Wednesday, April 27, 2005

Environmental Memory

I went to an inspiring lecture by David Suzuki (, renown scientist, environmentalist, broadcaster and author at the Herbst Theater in San Francisco tonight. When asked about where he got his motivation to do his work on the environment, he said, "I feel desperate." And then he added, " We are not leaving the same planet for our grandchildren."

Mr. Suzuki told us about how, as a young person, he and his family went fishing and could catch fish within 10 minutes of throwing out the line. Now, he said, there are no longer salmon derbies, festivals around catching salmon, because there aren't any around. There are no more fish like the way he experienced it as a child. The thing is that there also seems to be no "environmental memories," no clear picture of what the environment was like for our elders. These stories are not being told and passed on.

I remember when I learned that almost all the trees in the Tahoe area are second and third growth because they were clearcut between 1860-90. There were historical photographs on the ferry boat showing the logs piled up in the lake. I was shocked to realize that the trees I grew up seeing were so young. I also took note of how the Washoe people, who hold Tahoe as a sacred place, mourned. And, of course, they too were brutalized. But they still retain their environmental memories.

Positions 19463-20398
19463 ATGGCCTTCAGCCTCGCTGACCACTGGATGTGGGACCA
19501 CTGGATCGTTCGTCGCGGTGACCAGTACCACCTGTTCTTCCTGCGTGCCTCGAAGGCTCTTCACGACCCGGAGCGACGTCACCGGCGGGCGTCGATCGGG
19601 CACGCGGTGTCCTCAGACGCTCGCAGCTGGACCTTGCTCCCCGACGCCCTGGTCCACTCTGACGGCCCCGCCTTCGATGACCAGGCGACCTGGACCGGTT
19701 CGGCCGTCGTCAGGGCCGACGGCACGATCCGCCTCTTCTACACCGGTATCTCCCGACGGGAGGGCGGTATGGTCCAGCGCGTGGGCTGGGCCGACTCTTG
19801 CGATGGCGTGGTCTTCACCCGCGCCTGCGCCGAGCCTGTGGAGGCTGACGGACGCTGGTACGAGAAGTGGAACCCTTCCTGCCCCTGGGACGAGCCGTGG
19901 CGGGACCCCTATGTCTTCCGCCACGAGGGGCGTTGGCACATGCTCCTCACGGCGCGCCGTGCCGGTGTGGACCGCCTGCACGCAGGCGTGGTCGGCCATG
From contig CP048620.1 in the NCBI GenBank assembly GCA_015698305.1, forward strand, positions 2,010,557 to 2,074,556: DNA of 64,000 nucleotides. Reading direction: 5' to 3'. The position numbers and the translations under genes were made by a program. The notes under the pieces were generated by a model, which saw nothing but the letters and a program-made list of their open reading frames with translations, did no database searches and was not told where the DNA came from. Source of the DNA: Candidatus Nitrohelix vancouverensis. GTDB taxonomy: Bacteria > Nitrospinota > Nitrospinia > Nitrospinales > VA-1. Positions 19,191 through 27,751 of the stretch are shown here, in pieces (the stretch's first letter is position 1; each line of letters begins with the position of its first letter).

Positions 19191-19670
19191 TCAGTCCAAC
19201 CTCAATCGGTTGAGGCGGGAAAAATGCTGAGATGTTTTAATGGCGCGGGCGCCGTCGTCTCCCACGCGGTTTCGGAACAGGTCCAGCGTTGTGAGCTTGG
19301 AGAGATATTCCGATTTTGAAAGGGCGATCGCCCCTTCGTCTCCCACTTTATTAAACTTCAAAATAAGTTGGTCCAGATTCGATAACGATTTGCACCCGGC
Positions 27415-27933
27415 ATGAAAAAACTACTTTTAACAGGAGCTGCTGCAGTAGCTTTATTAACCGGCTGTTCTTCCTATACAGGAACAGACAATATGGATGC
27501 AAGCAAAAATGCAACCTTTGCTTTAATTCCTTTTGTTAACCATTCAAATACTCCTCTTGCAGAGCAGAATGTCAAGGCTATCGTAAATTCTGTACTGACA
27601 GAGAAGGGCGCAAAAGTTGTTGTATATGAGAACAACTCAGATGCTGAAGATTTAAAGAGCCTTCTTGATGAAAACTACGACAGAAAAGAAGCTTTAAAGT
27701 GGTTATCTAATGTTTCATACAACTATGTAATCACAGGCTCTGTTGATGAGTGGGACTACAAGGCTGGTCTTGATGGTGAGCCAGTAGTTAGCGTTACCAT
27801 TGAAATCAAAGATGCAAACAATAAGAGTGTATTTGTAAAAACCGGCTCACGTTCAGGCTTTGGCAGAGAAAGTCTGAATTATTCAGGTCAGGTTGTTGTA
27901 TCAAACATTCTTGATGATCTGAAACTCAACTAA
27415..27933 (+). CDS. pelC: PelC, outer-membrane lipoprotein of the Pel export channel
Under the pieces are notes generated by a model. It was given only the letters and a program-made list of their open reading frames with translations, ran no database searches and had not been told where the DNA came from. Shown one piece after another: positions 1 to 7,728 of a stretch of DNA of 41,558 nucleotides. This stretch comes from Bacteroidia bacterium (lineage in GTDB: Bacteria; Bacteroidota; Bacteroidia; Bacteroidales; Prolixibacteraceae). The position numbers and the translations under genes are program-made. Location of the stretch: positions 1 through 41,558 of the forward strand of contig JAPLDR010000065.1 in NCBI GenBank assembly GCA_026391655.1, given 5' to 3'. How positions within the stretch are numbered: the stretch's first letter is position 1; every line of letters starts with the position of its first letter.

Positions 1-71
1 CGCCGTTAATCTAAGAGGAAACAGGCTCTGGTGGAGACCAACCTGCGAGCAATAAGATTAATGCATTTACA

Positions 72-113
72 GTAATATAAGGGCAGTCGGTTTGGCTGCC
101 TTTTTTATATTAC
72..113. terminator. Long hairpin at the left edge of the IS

I am thinking of how waribashi production consumes millions of trees every year. US junk mail consumes 100 million trees a year. I don't think I know how to hold a picture of that many trees in my mind. I wonder if I will get to see it.